Existing California law eloquently explains the public expectation for non-profit hospitals:
“Private not-for-profit hospitals meet certain needs of their communities through the provision of essential health care and other services. Public recognition of their unique status has led to favorable tax treatment by the government. In exchange, not-for-profit hospitals assume a social obligation to provide community benefits in the public interest (California Health and Safety Code, Article 2, Section 127340(a)).”
California was ahead of the curve in 1994 when the governor signed SB 697, which amended the Health and Safety Code to establish the process of identifying a not-for-profit hospital’s social obligation by conducting a community needs assessment every three years, and attempting to meet that social obligation by developing and submitting a community benefits plan annually to document progress and the level of resources and investment being made in community needs.
In 2010, the Affordable Care Act created similar, but slightly different responsibilities for not-for-profit hospitals nationwide in documenting community needs and meeting that same social obligation. The ACA requires all private, not-for-profit hospitals (including those exempt from California’s law, like small or rural hospitals) to conduct a community health needs assessment every three years, and report on community benefit activities at least once every three years. In addition, it requires each hospital to adopt and publicize a written financial assistance policy and comply with billing and collection guidelines for those that may qualify for financial assistance.
Two bills currently under consideration by California’s legislature would make changes to state requirements for not-for-profit hospitals. AB 1046 would align California’s existing law with the ACA’s community health needs assessment and community benefit reporting requirements. While the legislation would not impose additional requirements on currently reporting non-profit hospitals, it does require small and rural hospitals to begin reporting, and establishes consistency between state and federal law so that hospitals could more easily comply with both state and federal requirements. AB 1046 would not expand the social obligations of non-profit hospitals in the state, but it would not undermine current expectations either.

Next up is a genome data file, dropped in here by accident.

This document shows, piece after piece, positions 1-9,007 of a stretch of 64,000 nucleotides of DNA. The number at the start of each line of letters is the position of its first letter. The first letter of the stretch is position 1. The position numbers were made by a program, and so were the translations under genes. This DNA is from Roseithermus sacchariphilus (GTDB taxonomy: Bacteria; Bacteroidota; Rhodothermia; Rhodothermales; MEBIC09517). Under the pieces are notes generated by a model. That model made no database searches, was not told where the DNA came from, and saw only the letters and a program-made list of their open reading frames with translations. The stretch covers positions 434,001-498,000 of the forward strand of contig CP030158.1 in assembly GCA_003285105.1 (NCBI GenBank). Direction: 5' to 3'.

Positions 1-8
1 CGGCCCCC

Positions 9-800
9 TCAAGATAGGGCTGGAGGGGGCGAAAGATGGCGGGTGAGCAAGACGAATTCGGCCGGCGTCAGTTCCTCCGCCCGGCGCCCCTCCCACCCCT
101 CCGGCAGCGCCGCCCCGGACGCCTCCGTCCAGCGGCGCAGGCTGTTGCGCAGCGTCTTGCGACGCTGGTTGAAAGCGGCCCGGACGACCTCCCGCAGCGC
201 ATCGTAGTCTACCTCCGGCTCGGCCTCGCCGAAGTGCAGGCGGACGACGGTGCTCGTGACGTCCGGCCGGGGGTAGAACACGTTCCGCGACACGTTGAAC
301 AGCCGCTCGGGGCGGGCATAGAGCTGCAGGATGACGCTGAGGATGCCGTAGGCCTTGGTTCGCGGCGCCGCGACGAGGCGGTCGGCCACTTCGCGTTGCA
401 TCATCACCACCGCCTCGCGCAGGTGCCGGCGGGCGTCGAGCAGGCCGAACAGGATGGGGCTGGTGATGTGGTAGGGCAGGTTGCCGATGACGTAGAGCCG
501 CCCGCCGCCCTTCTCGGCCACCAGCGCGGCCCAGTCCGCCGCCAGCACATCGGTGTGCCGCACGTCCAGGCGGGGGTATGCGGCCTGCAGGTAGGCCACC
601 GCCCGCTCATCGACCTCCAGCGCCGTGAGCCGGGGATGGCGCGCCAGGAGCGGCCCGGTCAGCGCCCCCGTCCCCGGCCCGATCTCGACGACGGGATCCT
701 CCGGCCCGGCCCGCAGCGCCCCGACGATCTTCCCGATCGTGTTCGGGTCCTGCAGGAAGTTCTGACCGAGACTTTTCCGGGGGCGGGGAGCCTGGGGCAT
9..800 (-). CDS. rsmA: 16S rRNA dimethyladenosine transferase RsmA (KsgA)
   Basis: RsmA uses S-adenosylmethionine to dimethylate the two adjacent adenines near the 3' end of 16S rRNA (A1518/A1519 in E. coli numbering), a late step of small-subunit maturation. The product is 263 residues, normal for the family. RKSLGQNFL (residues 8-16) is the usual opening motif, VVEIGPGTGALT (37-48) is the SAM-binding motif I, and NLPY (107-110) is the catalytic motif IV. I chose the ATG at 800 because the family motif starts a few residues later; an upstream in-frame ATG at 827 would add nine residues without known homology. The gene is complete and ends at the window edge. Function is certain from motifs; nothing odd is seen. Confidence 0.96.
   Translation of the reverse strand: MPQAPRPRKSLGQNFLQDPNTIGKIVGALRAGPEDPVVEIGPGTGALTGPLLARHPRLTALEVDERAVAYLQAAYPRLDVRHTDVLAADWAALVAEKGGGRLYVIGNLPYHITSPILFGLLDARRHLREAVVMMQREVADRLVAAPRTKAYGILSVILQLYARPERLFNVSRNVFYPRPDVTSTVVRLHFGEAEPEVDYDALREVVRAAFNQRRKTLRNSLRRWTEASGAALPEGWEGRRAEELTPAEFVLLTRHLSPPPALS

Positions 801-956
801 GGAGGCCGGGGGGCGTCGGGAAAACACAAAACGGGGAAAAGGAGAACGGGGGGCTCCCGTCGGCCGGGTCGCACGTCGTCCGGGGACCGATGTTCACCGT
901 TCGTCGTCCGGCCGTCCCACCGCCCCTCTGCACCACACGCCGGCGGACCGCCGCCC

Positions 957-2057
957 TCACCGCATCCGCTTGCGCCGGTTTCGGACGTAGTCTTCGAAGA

The second bill, SB 346, includes more stringent requirements for non-profit hospitals to demonstrate their community benefit and provide proof that they are meeting the social obligation in return for their tax status. In addition, the bill would expand the requirement to include not-for-profit multispecialty clinics.
SB 346, which would be phased in by 2018, requires a specific process for community health needs assessments for both types of providers. SB 346 explicitly calls for community benefit allocations in charity care for the uninsured and underinsured, as well as community building activities. Unlike AB 1046, SB 346 does not attempt to align state-based activities with the ACA’s community health needs assessment and community benefit requirements for not-for-profit hospitals. Instead, it goes above and beyond IRS expectations by extending responsibilities for community health needs assessments and community benefits to non-profit multispecialty clinics, redefining community benefits to include charity care and community building activities, requiring more explicit and transparent reporting of public community benefit allocation and planning activities, and authorizing the Office of Statewide Health Planning and Development to calculate the value of the community benefits provided.
Given recent concerns about executive compensation at not-for-profit hospitals and health plans and whether those not-for-profit organizations are fulfilling their social obligations, there is certainly a need for state and national monitoring of community health needs, charity care provision and community benefit planning.
While AB 1046 would not significantly undermine efforts to require effective community benefit planning, its main purpose is to align with federal law and establish consistent reporting requirements for non-profit hospitals.
SB 346 not only expands the reach of community benefit requirements in the state, but also makes the process more transparent, and establishes stringent requirements focused on providing charity care and engaging in community building for not-for-profit hospitals. While these new requirements may be considered onerous by those operating not-for-profit hospitals and multispecialty clinics, the deadline for compliance is delayed until 2018 and the reporting requirements can still be aligned with ACA deadlines and concepts to ensure consistency and administrative efficiency, either through legislative amendments or during the implementation process.
It seems that both laws could have positive outcomes, and I hope for a compromise to strengthen monitoring and ensure not-for-profit hospitals actually meet their social obligation, while also aligning certain reporting requirements with existing federal law so that they are not overly burdensome or duplicative.